Using Powered Equipment like Snow Blowers
It is important to make sure that powered equipment, such as snow blowers are properly grounded to protect workers from electric shocks or electrocutions. When performing maintenance or cleaning, make sure the equipment is properly guarded and is disconnected from power sources.
Snow blowers commonly cause lacerations or amputations when operators attempt to clear jams with the equipment turned on. Never attempt to clear a jam by hand. First, turn the snow blower off and wait for all moving parts to stop, and then use a long stick to clear wet snow or debris from the machine. Keep your hands and feet away from moving parts. Refuel a snow blower prior to starting the machine; do not add fuel when the equipment is running or when the engine is hot.
Clearing Snow from Roofs and Working at Heights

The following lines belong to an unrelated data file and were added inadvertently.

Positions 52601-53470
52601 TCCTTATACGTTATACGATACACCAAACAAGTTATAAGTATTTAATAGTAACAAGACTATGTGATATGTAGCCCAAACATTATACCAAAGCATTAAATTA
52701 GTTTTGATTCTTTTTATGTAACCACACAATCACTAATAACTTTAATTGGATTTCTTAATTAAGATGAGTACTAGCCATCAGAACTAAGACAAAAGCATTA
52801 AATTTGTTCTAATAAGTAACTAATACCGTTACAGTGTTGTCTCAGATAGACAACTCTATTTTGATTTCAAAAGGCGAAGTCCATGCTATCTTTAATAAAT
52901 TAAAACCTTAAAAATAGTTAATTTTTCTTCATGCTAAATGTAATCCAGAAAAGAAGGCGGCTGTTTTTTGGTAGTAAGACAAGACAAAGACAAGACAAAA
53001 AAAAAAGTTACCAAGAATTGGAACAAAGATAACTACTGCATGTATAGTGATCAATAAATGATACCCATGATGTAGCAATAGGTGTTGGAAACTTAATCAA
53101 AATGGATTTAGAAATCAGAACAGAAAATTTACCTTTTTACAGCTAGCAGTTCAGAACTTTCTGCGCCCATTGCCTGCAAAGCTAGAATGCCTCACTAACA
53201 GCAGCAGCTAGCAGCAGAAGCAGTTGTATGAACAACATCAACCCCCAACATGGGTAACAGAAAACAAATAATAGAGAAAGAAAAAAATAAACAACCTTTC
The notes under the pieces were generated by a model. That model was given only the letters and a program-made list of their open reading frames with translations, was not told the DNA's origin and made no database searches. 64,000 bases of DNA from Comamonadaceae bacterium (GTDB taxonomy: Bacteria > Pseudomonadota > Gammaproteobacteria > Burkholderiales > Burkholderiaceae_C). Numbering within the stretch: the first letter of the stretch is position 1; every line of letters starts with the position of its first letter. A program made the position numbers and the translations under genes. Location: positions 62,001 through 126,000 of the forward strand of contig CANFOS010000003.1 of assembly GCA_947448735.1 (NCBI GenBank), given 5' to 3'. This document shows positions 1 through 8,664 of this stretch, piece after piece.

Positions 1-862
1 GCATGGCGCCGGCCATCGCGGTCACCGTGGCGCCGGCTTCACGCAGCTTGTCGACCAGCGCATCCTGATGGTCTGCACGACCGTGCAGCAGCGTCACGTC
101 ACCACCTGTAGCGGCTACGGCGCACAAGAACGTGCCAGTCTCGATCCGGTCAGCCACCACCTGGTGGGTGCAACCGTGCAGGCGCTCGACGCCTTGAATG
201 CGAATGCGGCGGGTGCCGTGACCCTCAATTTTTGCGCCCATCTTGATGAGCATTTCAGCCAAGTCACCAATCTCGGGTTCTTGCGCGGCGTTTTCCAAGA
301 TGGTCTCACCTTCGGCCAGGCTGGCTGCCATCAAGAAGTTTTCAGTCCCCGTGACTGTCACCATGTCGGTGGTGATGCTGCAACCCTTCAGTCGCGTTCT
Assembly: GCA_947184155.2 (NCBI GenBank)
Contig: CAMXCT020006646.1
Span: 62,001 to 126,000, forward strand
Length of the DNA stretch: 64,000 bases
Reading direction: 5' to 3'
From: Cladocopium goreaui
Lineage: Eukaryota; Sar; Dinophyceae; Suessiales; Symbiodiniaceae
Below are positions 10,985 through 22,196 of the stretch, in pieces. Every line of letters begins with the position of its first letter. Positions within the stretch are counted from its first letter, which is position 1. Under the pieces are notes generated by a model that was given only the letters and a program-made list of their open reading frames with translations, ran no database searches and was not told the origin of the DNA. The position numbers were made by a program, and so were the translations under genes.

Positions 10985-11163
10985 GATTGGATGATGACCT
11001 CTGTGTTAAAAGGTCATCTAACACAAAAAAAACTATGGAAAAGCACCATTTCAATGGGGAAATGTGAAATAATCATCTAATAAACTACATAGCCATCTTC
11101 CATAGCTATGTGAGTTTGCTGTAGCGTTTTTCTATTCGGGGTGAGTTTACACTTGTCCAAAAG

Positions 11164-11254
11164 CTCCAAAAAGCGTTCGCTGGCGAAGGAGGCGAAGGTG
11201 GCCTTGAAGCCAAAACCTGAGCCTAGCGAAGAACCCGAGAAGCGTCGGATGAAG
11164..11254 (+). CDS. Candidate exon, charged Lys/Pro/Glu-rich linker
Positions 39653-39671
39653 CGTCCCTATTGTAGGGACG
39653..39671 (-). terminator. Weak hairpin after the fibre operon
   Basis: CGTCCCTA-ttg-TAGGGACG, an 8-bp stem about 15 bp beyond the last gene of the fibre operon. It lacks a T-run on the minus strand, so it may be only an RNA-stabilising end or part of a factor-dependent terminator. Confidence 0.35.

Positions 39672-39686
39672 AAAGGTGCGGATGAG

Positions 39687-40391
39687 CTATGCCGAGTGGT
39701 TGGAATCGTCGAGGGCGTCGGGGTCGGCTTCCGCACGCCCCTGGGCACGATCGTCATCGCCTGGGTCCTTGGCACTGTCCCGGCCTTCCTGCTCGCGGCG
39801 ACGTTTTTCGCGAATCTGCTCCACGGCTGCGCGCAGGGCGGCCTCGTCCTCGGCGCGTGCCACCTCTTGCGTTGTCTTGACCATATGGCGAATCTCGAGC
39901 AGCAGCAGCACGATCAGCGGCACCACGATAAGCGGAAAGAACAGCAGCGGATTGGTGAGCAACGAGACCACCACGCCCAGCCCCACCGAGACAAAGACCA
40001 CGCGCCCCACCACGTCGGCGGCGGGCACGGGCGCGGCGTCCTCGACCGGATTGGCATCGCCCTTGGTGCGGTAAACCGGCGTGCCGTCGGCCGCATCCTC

Employers must evaluate snow removal tasks for hazards and plan how to do the work safely. Workers should be aware of the potential for unexpected hazards due to the weather conditions, for example, layers of ice can form as the environmental temperature drops, making surfaces even more slippery. A surface that is weighed down by snow must be inspected by a competent person to determine if it is structurally safe for workers to access it, because it may be at risk of collapsing. Snow covered rooftops can hide hazards such as skylights that workers can fall through. Electrical hazards may also exist from overhead power lines or snow removal equipment.
Employers can protect workers from these hazardous work conditions, for example, by using snow removal methods that do not involve workers going on roofs, when and where possible. Employers should determine the right type of equipment (ladders, aerial lifts, etc.) and personal protective equipment (personal fall arrest systems, non-slip safety boots, etc.) for the job and ensure that workers are trained on how to properly use them. For more information, see OSHA's Hazard Alert: Falls and Other Hazards to Workers Removing Snow from Rooftops and Other Elevated Surfaces*.